Review: The Slaves of Solitude (Hampstead Theatre)

Fenella Woolgar stars in this adaptation of Patrick Hamilton’s classic novel

Patrick Hamilton was a British playwright and novelist whose best-known plays are rather effective but hugely old-fashioned thrillers such as Rope (made into a film by Alfred Hitchcock) and Gaslight (also filmed, starring Ingrid Bergman and so effective that gaslighting has become a description for a certain type of mental abuse).

His novels, including the best-known Hangover Square, have a more humane, meditative tone and The Slaves of Solitude has many admirers, including the playwright Nicholas Wright who has now adapted it for the stage.

Set in a boarding house in Henley on Thames in 1943, it focuses on a group of refugees from the war. Its heroine, Miss Roach, blasted out of her flat by the Blitz, finds herself measuring out her days alongside two elderly spinsters, a retired comedian and the intemperate and cruel Mr Thwaites, who taunts her for her Russian sympathies and makes her life a misery. The arrival of new blood in the form of an American GI who has an affair with the prim and proper Miss Roach ("I do have a first name, but I don’t encourage people to use it," she explains to her suitor) and a German émigré Vicki Kugelmann perilously alters the delicate balance of her existence.

Wright admits he has increased the drama of the novel, and he has made the GI black as well as American. But neither change actually raises the temperature of the piece, which proceeds at its own stately and not always involving pace under Jonathan Kent‘s direction.

Tim Hatley helps things along with a sensational naturalistic set which uses a sideways swipe to switch scenes with fluent beauty, working like a magnetic drawing board as it wipes one scene out so the next can emerge, moving effortlessly from the boarding house with its lines of tables, to a wood-lined pub to the river bank where Fenella Woolgar falls into the arms of Daon Broni's dashing but drunken Lieutenant.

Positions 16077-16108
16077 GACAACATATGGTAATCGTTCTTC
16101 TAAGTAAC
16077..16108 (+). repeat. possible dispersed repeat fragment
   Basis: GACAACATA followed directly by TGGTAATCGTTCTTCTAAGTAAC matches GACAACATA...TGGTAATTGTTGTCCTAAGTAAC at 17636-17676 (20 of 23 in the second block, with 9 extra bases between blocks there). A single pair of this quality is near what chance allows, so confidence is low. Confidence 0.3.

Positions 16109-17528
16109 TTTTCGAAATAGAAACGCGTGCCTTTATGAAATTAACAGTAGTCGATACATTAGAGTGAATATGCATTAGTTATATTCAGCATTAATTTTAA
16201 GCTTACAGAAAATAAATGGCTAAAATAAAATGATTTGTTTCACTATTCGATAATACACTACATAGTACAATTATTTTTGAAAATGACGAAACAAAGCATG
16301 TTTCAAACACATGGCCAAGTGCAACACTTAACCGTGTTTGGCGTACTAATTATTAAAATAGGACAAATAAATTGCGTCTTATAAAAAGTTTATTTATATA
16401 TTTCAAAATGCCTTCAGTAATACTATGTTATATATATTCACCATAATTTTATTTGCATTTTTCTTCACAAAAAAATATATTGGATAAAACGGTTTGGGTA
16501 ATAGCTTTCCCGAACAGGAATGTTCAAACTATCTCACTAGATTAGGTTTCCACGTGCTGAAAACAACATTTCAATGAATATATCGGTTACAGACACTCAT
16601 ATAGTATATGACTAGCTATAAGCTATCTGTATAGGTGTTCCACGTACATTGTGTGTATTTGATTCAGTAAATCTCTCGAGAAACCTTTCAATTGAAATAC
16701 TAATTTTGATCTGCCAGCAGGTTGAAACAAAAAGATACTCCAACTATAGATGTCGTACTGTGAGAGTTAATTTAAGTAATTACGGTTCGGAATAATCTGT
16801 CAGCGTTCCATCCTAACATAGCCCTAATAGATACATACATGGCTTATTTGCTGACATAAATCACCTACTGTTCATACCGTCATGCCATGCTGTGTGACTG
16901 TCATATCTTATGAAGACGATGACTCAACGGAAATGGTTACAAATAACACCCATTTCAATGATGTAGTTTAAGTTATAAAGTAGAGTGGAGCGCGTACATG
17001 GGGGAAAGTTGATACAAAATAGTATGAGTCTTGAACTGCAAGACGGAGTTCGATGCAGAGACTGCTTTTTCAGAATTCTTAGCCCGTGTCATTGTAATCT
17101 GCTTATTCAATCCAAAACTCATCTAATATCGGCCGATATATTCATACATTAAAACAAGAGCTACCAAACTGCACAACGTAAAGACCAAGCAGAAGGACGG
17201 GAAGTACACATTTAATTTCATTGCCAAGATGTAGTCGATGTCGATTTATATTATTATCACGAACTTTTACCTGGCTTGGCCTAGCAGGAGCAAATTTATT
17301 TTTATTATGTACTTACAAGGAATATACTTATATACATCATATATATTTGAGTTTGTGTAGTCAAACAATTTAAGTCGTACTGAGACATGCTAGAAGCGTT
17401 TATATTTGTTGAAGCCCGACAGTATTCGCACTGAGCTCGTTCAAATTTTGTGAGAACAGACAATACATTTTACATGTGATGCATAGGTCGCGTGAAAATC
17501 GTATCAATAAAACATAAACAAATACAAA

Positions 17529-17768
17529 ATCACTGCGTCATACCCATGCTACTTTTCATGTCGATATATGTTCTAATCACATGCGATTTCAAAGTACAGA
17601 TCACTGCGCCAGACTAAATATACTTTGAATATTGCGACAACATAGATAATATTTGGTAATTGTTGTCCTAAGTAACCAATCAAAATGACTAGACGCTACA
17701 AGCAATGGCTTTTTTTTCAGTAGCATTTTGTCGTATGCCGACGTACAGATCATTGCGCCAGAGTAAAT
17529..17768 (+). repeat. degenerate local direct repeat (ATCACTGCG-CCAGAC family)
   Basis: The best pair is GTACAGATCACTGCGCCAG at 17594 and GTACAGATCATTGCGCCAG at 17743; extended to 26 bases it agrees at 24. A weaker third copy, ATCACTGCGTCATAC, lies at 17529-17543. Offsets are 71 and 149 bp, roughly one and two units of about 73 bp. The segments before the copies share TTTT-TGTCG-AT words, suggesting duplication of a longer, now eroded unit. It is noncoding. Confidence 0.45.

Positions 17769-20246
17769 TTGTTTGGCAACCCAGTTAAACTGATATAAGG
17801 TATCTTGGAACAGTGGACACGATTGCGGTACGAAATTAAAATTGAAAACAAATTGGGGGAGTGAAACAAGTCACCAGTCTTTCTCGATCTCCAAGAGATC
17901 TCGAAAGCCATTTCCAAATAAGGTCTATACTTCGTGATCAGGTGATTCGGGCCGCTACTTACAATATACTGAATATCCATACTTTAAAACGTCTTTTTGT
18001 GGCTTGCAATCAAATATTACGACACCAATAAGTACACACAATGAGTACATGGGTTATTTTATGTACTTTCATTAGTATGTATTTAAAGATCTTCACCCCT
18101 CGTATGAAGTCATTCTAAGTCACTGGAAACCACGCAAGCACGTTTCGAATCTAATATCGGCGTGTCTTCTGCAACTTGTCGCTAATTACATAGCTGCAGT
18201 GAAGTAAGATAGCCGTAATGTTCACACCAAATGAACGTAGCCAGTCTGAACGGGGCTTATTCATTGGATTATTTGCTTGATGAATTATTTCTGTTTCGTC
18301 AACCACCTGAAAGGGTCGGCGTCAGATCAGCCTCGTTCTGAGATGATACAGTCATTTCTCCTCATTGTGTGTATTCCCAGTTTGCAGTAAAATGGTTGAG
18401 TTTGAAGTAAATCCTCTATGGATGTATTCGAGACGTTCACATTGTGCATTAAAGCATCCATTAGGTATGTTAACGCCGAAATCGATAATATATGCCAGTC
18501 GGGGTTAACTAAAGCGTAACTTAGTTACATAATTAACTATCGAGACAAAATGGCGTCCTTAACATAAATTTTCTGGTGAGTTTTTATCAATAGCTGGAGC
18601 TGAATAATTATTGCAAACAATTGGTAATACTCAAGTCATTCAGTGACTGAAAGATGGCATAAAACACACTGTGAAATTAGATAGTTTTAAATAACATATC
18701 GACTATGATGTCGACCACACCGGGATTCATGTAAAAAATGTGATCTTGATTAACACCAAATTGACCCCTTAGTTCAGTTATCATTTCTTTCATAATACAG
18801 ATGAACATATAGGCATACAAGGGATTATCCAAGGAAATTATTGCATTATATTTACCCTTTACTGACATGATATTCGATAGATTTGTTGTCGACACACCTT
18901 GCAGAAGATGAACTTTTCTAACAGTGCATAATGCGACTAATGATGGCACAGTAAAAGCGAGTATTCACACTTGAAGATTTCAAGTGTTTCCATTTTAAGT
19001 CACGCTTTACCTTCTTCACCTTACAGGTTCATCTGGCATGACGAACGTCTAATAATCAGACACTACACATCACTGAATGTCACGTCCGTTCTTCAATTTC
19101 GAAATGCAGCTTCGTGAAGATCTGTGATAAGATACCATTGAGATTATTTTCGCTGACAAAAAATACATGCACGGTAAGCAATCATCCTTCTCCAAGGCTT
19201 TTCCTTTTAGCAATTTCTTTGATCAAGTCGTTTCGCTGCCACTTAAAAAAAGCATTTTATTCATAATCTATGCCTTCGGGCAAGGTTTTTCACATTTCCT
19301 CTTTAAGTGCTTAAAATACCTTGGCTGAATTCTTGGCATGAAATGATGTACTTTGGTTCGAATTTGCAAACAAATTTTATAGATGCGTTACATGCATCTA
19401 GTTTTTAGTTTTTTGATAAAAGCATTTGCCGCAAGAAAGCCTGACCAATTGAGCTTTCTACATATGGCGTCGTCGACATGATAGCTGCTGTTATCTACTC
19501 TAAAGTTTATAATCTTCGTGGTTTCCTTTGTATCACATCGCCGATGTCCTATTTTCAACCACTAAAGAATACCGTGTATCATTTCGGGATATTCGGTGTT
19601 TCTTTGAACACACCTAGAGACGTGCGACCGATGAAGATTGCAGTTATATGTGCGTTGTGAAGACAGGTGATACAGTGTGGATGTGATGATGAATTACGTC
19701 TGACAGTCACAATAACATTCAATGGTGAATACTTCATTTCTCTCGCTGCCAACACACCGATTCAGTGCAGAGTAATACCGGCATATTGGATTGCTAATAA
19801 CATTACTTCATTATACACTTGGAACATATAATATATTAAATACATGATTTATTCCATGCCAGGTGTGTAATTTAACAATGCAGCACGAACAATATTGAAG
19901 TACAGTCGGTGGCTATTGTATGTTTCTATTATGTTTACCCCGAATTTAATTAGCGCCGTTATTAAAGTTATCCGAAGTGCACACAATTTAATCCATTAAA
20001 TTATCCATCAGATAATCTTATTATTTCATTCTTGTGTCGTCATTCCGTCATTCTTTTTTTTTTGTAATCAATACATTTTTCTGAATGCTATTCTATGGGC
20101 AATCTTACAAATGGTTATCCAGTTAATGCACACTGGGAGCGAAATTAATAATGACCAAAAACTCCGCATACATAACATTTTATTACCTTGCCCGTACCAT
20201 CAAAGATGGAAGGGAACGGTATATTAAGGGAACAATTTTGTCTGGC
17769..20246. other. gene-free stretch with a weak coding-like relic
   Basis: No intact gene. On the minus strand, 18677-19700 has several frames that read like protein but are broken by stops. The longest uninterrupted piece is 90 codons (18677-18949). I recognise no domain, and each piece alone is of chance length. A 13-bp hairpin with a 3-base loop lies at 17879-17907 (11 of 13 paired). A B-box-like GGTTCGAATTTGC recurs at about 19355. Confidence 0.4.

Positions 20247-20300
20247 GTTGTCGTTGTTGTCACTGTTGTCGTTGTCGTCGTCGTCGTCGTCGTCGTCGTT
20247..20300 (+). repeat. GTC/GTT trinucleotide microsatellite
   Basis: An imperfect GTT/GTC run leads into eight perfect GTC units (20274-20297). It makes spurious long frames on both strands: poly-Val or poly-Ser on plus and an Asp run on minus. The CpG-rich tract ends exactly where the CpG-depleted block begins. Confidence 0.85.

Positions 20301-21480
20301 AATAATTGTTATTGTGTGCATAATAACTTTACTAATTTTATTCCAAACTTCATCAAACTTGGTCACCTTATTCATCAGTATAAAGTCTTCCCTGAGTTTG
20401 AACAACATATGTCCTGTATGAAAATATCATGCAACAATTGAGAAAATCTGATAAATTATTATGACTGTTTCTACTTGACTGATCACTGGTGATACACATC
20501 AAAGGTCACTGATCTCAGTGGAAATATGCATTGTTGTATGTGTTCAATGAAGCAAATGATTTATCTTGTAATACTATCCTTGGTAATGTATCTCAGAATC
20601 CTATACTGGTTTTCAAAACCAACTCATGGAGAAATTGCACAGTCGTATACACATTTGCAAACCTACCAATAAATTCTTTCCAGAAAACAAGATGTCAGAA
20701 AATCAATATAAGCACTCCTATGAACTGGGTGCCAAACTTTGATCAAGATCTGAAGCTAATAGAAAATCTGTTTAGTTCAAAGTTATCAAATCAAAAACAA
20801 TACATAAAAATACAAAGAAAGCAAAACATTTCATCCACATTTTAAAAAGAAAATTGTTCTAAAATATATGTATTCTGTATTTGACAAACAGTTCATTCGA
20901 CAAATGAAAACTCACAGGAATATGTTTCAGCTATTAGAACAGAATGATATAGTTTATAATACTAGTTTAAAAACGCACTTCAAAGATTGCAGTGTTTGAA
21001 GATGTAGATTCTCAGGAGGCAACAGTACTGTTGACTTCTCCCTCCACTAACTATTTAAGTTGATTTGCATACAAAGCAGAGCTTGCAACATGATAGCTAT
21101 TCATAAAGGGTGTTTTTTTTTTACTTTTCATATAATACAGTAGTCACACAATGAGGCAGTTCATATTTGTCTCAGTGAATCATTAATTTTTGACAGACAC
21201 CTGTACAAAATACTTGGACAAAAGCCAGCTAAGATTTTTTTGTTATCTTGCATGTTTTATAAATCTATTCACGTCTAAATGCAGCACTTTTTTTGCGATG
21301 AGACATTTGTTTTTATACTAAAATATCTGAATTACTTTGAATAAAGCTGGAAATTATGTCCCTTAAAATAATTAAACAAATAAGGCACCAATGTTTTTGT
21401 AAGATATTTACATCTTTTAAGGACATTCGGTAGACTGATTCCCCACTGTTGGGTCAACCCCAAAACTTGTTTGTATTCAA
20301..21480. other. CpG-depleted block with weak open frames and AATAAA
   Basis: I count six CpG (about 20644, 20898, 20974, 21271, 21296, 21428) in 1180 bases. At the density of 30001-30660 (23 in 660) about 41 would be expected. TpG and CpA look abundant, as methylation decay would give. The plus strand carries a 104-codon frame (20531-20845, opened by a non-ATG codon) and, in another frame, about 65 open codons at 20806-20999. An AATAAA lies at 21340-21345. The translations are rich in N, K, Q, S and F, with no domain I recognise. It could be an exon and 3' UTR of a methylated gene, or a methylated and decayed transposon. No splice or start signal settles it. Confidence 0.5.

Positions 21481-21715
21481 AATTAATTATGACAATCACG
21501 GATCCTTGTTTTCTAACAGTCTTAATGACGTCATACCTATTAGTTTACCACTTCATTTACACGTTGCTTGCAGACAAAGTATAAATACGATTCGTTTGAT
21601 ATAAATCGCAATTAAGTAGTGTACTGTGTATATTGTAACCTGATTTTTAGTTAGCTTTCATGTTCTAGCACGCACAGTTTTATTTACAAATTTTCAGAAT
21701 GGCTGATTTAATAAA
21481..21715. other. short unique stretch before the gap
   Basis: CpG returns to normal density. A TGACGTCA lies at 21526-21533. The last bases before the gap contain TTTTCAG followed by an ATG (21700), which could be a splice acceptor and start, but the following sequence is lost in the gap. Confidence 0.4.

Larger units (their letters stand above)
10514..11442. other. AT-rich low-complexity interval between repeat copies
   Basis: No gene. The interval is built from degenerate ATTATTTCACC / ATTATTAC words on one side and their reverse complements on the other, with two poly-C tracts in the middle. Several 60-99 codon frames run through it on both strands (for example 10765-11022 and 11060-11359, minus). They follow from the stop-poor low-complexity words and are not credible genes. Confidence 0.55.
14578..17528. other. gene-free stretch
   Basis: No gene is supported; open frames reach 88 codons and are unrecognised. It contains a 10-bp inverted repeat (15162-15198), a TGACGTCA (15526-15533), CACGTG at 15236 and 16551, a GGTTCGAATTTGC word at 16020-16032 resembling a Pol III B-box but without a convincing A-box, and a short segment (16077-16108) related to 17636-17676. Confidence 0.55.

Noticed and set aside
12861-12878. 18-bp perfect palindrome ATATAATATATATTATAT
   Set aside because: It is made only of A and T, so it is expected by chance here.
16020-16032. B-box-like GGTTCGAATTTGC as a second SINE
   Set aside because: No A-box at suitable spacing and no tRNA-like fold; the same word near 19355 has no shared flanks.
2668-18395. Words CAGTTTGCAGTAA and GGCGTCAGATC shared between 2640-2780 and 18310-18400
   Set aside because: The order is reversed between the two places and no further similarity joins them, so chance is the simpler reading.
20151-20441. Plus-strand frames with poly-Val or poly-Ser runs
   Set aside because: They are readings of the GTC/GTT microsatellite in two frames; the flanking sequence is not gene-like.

Woolgar exactly captures both Roach’s essential longing to live and the way in which her English reserve stops her from ever fully expressing her feelings. Clive Francis is wonderfully repellent as Mr Thwaites, a man who mangles the English language ("the damsel does not offend the orb of optical vision") in an attempt to put a patina of civilisation on the feral nature beneath. As Vicki, Lucy Cohu rustles up seductive power and the capacity to annoy almost simultaneously.

You feel themes emerging: the difference between survivors and victims, the way the war highlights all that is worst about English life, the impotence of women to act. But for all the effort lavished upon it, the underlying passion never breaks through the chilly surface restraint Nothing really seems to be at stake. As a play, the story never finds the theatrical power or inspiration to take flight. I spent most of the evening wondering why I wasn’t just at home reading the book.

The Slaves of Solitude runs at Hampstead Theatre until 25 November.